No factors: The Fed seems determined to keep interest rates near zero. The population is still high and climbing. People will have to live somewhere. The government may intervene and stop foreclosures and/or force forbearance by lenders. As risky and shaky as real estate may be, to many investors, it still looks a lot safer than stocks. Also, we haven’t really seen the massive overbuilding of housing we saw before some previous crashes. Demand may still outstrip supply. Finally, if big inflation does kick in, real estate will rise in price. (But interest rates will also rise...)
     
  20. Monahorns

    Monahorns 2,500+ Posts

    If real estate crashes, then the young and poorer working class people will be able to buy homes. Homes will be less of a financial investment and more like what they are meant to be, shelter.
     
  21. SabreHorn

    SabreHorn 5,000+ Posts

    The real estate market needs to be in the hands of professionals, not the idiots working for the federal government, but we will need to have the ability to issue bonds guaranteed by the federal government. (Guarantee is worthless, but so is FDIC insurance and people believe in both.)

    Had the federal government issued dirt backed bonds, the S&L crisis would have turned a profit, but the government grunts were too ******* stupid to understand that. Stories of them not knowing whom they were dealing with .are legend
     
  22. Horn6721

    Horn6721 Half of seeming clever is keeping your mouth shut.

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  23. Austin_Bill

    Austin_Bill 1,000+ Posts

    As of right now the Real Estate market is still in pretty solid shape. There is no spike in foreclosures. As an Appraiser I get the first call when someone is behind by 2 weeks. Not to say we won't see a spike, but as of now 99% of the work I'm doing is refinance loans by people taking advantage of the low interest rates. In San Antonio and the surrounding area there is still a shortage of houses for sale on the market.
     
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  24. Mr. Deez

    Mr. Deez 10,000+ Posts

    I would think that banks are probably being pretty lenient on foreclosures to the extent that they can be. I think they realize that this is a temporary situation for most debtors and that they'll probably have a hard time reselling with huge numbers of people out of work. Obviously banks want people paying them interest. They don't want a bunch of neglected homes that are getting taxed.
     
  25. Musburger1

    Musburger1 2,500+ Posts

    Globalization resulted in interdependence rather than self- sufficiency, in exchange for “efficiency” growth, and profit. Now we find ourselves with a shortage of PPE for critically essential health care workers at the same time China may be hoarding masks. There may be an even more important segment of our economy that must have PPE immediately. The video references several sources. Yes, I’m fear-mongering, but don’t say I didn’t warn you if this does come about.
     
  26. Austin_Bill

    Austin_Bill 1,000+ Posts


    I saw this coming long ago. We will have some shortages, but the heartland is still in good shape. The most difficult task is harvest. Just not enough people to help harvest the crops. Transportation of food is another issue, but both are easily fixable. Bigger issue is all those damn hogs in Texas and the South, they are destroying so many crops and and farm and ranch land that they are going to really add to the problem. I'm at a point now that I'm going to start carrying my Winchester 700 with me and every time I run into those little ******** I'm going to shoot it.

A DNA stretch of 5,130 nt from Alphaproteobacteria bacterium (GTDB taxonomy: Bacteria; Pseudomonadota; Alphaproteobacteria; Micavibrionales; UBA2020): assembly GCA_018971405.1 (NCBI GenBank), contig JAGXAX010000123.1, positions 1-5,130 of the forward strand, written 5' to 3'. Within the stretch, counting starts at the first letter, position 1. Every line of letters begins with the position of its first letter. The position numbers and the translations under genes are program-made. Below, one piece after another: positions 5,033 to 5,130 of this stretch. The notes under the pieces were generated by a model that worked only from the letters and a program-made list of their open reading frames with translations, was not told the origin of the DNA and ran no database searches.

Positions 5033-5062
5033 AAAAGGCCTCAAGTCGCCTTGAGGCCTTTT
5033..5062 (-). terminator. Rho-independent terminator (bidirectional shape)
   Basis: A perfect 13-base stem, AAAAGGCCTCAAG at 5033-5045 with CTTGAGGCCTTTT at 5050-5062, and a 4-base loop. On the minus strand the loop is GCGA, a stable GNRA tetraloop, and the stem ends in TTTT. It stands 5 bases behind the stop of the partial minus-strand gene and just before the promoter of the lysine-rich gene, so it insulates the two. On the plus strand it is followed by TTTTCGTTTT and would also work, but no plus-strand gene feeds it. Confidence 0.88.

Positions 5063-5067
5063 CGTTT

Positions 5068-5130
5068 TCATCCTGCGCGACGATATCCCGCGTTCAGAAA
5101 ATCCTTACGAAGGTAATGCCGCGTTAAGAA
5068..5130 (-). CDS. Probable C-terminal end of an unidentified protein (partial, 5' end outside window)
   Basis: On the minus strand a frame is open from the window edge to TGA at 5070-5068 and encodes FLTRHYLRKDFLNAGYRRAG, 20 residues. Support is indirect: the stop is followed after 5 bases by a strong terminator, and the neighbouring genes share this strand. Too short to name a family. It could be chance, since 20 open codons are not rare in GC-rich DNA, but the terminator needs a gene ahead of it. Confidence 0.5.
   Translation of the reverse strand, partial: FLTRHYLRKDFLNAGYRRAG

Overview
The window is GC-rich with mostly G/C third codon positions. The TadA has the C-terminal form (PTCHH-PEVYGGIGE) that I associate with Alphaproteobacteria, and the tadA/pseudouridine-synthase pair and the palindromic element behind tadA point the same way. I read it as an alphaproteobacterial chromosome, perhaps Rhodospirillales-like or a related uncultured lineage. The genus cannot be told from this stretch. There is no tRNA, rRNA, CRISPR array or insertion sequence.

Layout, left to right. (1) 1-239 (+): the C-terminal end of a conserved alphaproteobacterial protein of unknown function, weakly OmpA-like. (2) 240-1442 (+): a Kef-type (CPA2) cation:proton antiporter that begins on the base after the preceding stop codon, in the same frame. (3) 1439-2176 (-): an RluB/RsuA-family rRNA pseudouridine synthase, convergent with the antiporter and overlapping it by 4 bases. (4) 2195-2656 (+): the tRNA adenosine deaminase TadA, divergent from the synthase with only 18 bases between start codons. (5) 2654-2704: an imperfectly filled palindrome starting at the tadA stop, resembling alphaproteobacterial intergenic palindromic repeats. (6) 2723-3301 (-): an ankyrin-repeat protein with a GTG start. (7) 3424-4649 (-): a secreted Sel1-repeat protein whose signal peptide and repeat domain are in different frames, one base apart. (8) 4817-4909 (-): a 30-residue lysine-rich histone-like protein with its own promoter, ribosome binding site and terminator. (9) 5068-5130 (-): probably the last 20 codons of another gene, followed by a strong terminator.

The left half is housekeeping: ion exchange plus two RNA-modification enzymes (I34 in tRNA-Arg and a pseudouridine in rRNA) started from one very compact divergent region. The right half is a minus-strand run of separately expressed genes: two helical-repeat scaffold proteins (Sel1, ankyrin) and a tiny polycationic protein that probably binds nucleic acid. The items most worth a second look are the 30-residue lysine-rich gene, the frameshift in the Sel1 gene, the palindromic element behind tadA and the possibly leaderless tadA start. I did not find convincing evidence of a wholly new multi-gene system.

If you are worried about shortages, go to Sams club and buy about 5 bags of 50 lb flour and rice. go to your local garden center and buy seeds for a garden, doesn't take much land to have a very effective garden. Pull out your fishing pole and head to your lake or coast and do a little fishing.

    My son in Arizona just bought 3 chickens, he is now getting about 24 eggs a week from them.


    It's sad how we have lost all ability to feed ourselves outside of going to the supermarket.
     
  27. Monahorns

    Monahorns 2,500+ Posts

    Globalization was never going to result in self-sufficiency. Those are 2 contradictory ideas.

    Interdependence through the division of labor is what all economy is based on and how the US has become super wealthy.
     
  28. Austin_Bill

    Austin_Bill 1,000+ Posts

    In the 1950's and 60's, the US imported many products from Japan because they were cheap, then Japan became a Economic super power in the 80's. We started doing the same in Korea and China and now they are economic super powers.

    Time to help some African countries do the same.
     
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  29. Musburger1

    Musburger1 2,500+ Posts

    Most of the US prosperity took place at a time the US used protectionary policy to foster industrial growth. The interdependence through division of labor took place within our own borders; not by outsourcing labor and production elsewhere.

    Globalization financialized the economy. Production was offshored and outsourced and in its place came financialization. Wall Street gained immensely, debt became a primary vehicle to leverage finance, and the dollar’s role as reserve currency made it possible. Now financialization is becoming unwound and there isn’t enough “real economy” to fall back on. We will transition away from financialization (over opposition from Wall Street, Washington DC) back to nationalism and self-reliance but it will be rough sledding during the process.
     
  30. iatrogenic

    iatrogenic 2,500+ Posts

    Our exploratory research points to functional strategic contingencies. We need a more blue-sky approach to quality management concepts, and to homogenised reciprocal matrix approaches. Today marks the 20th anniversary celebration of our balanced policy programming. Forward-looking companies invest in dot-com transitional flexibility. This is no time to bite the bullet with our synchronised reciprocal resources. At base level, this just comes down to optional strategic consulting.